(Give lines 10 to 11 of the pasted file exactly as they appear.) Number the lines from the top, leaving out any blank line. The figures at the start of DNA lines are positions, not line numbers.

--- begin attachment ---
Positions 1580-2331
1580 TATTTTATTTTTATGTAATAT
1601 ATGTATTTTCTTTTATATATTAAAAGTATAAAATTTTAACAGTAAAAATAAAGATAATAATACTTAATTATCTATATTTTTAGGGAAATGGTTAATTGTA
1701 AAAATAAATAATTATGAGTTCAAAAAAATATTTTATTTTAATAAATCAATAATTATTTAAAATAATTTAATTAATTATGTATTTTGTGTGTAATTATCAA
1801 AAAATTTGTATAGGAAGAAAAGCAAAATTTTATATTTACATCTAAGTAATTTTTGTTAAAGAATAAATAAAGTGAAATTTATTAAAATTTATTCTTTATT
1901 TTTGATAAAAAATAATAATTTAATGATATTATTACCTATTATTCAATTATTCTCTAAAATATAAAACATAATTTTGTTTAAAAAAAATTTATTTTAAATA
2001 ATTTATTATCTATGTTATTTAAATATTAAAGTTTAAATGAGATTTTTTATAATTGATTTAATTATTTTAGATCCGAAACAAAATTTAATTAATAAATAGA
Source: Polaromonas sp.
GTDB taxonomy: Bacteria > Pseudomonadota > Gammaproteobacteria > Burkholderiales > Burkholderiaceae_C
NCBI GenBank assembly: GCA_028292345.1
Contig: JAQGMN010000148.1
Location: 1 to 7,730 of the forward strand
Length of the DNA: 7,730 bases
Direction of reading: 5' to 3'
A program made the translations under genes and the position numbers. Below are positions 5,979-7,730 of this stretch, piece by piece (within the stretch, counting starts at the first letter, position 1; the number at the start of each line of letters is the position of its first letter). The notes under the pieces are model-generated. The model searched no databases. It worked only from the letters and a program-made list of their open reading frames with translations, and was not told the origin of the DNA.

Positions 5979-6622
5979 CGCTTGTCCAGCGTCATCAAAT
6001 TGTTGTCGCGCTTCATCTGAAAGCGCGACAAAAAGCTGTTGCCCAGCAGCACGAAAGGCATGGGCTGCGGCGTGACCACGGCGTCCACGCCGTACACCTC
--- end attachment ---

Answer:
NCBI GenBank assembly: GCA_028292345.1
Contig: JAQGMN010000148.1